Now, first of all, one can see that there seems to be a localization-delocalization transition around \lambda=2. That is to say, at \lambda<2 almost all the eigenstates are extended and all the eigenstates become quite localized as soon as \lambda goes larger than  2. Indeed, one is able to show analytically that this localization-delocalization transition happens exactly at \lambda=2. Another way to observe this phenomenon is to draw the animation of Local Density of States, in which we can observe a sharp transition at \lambda=2.


The Local Density of States animation (increasing \lambda)

Also, surprisingly, eigenfunctions at \lambda=2 are known to be multi-fractal! I will write another article to introduce you about what “fractal” or “multi-fractal” means.


Now, let’s see how \phi plays the role. If we assume \lambda<2 and scan \phi from 0 to 2\pi, we’ll see some localized eigenfunctions pop up and then disappear. Interestingly, these eigenfunctions, when they are localized, they are localized at the ends of the system and their corresponding eigenvalues are within band gaps of the system (as you can see from the animation below). These localized eigenfunctions are actually known to have a topological origin.

The Local Density of States animation (shifting \phi)

Hence, if the Participation Ratio is \phi averaged, the existence of in-gap-localized eigenfunctions will be detected, since this type of eigenfunctions can become localized and have low Participation Ratios at certain \phi values, whereas the other extended eigenfunctions are always in-band and have higher Participation Ratios no matter how \phi changes. Due to this fact, we are able to say how many gaps or bands are there in the plot of the averaged Participation Ratio. For instance, there are 6 low averaged Participation Ratios at \lambda=0.5. It means that eigenfunctions with these low averaged Participation Ratios will become in-gap-localized at certain (and possibly also different) \phi values. In other words, there are 6 observable gaps (or equivalently, 7 bands) at \lambda=0.5.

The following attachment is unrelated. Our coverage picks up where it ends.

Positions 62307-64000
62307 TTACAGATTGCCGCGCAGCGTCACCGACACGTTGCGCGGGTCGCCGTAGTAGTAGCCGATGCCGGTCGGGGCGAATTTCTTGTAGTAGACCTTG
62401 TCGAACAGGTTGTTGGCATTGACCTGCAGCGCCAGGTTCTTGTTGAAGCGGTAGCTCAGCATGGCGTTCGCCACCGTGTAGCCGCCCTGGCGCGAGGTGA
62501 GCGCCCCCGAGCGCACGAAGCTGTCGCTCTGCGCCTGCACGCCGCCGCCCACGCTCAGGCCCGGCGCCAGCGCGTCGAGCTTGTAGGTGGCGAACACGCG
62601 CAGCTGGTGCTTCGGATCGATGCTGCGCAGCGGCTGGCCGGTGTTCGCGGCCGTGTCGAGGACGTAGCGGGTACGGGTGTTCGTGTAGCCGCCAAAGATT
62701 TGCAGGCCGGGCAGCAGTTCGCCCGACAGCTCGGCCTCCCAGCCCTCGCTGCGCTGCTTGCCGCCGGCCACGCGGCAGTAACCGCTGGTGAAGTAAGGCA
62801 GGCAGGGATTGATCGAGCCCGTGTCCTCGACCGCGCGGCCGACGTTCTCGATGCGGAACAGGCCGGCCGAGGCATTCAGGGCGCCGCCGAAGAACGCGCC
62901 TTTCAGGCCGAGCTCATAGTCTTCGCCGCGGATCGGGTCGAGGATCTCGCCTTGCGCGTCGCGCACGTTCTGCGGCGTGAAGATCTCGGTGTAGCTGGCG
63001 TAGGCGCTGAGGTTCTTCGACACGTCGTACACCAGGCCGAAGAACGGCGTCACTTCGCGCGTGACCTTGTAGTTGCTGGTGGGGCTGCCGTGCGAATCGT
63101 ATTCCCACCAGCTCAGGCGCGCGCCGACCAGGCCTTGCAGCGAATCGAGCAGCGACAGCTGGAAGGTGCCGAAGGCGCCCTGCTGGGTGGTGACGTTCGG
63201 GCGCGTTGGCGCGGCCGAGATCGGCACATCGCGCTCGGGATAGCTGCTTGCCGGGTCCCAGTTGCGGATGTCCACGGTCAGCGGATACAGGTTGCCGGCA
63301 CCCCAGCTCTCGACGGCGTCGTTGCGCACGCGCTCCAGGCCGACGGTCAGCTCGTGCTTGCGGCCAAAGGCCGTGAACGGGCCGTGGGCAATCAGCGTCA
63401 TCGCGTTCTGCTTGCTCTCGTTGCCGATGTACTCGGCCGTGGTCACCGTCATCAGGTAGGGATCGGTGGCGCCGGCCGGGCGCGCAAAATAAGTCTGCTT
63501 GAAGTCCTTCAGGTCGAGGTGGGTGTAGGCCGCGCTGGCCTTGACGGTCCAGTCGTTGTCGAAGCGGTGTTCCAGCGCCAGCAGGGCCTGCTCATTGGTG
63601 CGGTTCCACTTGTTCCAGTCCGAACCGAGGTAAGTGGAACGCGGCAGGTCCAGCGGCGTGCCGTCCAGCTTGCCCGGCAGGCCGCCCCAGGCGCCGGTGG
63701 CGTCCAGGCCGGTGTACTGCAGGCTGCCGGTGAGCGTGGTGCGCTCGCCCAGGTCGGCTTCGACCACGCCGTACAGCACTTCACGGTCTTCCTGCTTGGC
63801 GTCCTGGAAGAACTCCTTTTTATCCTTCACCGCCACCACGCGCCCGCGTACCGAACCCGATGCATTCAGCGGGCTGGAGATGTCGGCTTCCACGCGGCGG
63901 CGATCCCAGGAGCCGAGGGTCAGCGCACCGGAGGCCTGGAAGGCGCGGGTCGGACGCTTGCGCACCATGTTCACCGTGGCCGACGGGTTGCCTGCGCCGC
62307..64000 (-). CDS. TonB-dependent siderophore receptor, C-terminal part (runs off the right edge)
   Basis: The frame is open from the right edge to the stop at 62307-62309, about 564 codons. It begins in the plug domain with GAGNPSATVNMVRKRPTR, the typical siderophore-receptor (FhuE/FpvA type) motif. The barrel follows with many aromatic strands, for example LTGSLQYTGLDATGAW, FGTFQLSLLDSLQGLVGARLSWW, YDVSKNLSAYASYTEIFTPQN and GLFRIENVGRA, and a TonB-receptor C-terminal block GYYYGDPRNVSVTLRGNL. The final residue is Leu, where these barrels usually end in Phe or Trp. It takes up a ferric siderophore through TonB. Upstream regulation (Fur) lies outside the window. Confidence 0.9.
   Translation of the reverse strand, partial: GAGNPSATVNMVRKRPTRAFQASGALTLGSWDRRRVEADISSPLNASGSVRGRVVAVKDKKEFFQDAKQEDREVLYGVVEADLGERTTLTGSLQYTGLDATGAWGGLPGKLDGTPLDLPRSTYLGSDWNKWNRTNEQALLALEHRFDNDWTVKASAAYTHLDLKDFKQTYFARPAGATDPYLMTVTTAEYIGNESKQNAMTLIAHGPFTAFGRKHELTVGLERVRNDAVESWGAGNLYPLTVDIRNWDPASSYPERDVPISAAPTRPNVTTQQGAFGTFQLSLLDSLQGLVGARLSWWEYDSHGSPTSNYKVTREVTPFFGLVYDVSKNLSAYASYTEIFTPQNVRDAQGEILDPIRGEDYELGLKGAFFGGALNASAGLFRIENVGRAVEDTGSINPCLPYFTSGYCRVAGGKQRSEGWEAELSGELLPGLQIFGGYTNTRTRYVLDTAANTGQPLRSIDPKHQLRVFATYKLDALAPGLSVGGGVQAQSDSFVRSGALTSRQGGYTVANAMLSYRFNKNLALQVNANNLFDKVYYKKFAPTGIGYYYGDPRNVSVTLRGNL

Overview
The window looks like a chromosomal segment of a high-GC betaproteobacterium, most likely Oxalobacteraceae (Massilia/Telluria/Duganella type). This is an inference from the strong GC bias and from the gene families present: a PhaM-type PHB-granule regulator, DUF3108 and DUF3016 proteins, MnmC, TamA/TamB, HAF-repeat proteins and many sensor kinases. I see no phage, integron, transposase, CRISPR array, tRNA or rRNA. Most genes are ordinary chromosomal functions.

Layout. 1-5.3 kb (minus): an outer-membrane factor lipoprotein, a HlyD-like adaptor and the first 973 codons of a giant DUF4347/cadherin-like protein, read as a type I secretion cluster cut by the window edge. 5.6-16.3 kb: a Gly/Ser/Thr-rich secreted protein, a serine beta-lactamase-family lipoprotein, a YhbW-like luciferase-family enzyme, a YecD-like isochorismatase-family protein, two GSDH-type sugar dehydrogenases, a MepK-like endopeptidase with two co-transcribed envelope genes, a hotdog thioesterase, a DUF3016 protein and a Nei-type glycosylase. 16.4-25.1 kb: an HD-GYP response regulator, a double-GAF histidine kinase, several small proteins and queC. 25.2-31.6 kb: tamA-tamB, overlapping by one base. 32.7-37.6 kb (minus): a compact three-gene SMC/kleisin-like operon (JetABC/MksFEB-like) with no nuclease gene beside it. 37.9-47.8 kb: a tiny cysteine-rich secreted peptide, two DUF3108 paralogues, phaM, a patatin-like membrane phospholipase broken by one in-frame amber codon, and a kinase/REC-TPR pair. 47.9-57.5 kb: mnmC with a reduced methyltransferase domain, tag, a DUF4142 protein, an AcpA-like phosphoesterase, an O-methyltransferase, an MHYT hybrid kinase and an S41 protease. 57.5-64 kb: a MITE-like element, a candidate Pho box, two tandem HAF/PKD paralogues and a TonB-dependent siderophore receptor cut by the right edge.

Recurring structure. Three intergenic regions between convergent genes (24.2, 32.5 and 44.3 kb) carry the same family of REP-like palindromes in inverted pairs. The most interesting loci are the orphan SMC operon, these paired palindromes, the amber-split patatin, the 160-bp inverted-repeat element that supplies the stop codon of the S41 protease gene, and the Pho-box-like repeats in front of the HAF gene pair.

Now, one can see from the plot of the averaged Participation Ratios, that as \lambda increases, more and more gaps (or bands) emerge before \lambda reaches to the localization-delocalization-transition point. However, it is not true that the number of gaps (or bands) will increase with \lambda (suppose \lambda<2), because we have fixed b=89/144, which corresponds to a fix amount of bands (or gaps), i.e. 144 bands( 143 gaps).

Then, a question arises: say, at \lambda=0.5,  why didn’t we see 143 gaps instead of only 6 gaps in the plot? The reason is that I have too less amount of eigenfunctions to reveal the very tiny gaps within the spectrum (tiny gaps are there, but we don’t have enough eigenvalues there to unravel those hidden tiny gaps). Suppose we choose the system size N (N is also the number of eigenvalues) to be extremely large, then it should be easier for us to discover more or even all the gaps in the plot at a fixed \lambda. On the other hand, if we restrict \lambda<2,  it is true that sizes of gaps increase proportionally to \lambda. Thus, a larger value of \lambda will make the tiny gaps bigger and thus easier to be unraveled whenever the number of eigenfunctions is finite. This is the reason that more and more gaps become visible as  \lambda increases.

The last question: whether the plot reveals some fractal structure?  Whether the gaps emerge in a way as a cantor set while \lambda increases? If you see the plot, it is really hard to tell. But I tend to say that it’s not fractal. The reasoning involves the assumption that all the sizes of the gaps grow uniformly as a function of \lambda (\lambda<2) and you know that sizes of all the gaps are not the same  (therefore it’s possible that the gaps of a kth. order cantor-like set can’t all be observed at the same time).